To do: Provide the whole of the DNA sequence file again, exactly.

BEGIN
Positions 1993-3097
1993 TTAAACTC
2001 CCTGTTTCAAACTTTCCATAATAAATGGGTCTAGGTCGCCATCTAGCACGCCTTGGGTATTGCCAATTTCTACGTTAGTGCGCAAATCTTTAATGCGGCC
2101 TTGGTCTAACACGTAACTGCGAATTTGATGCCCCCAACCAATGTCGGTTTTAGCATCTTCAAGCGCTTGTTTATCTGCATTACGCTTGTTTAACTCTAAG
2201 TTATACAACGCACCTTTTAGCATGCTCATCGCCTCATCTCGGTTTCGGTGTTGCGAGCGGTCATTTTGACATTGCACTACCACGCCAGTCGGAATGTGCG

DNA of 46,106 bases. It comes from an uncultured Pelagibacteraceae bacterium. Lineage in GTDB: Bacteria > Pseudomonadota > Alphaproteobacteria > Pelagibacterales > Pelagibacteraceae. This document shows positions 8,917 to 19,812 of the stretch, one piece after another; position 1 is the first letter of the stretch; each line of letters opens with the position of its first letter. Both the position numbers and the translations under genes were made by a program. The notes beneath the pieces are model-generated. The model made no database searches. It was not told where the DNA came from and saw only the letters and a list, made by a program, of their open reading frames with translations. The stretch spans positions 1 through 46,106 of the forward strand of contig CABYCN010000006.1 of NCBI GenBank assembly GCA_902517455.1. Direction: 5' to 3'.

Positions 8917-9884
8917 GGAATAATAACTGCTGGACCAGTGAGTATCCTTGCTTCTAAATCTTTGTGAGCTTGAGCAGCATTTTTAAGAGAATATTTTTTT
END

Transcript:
Positions 1993-3097
1993 TTAAACTC
2001 CCTGTTTCAAACTTTCCATAATAAATGGGTCTAGGTCGCCATCTAGCACGCCTTGGGTATTGCCAATTTCTACGTTAGTGCGCAAATCTTTAATGCGGCC
2101 TTGGTCTAACACGTAACTGCGAATTTGATGCCCCCAACCAATGTCGGTTTTAGCATCTTCAAGCGCTTGTTTATCTGCATTACGCTTGTTTAACTCTAAG
2201 TTATACAACGCACCTTTTAGCATGCTCATCGCCTCATCTCGGTTTCGGTGTTGCGAGCGGTCATTTTGACATTGCACTACCACGCCAGTCGGAATGTGCG

DNA of 46,106 bases. It comes from an uncultured Pelagibacteraceae bacterium. Lineage in GTDB: Bacteria > Pseudomonadota > Alphaproteobacteria > Pelagibacterales > Pelagibacteraceae. This document shows positions 8,917 to 19,812 of the stretch, one piece after another; position 1 is the first letter of the stretch; each line of letters opens with the position of its first letter. Both the position numbers and the translations under genes were made by a program. The notes beneath the pieces are model-generated. The model made no database searches. It was not told where the DNA came from and saw only the letters and a list, made by a program, of their open reading frames with translations. The stretch spans positions 1 through 46,106 of the forward strand of contig CABYCN010000006.1 of NCBI GenBank assembly GCA_902517455.1. Direction: 5' to 3'.

Positions 8917-9884
8917 GGAATAATAACTGCTGGACCAGTGAGTATCCTTGCTTCTAAATCTTTGTGAGCTTGAGCAGCATTTTTAAGAGAATATTTTTTT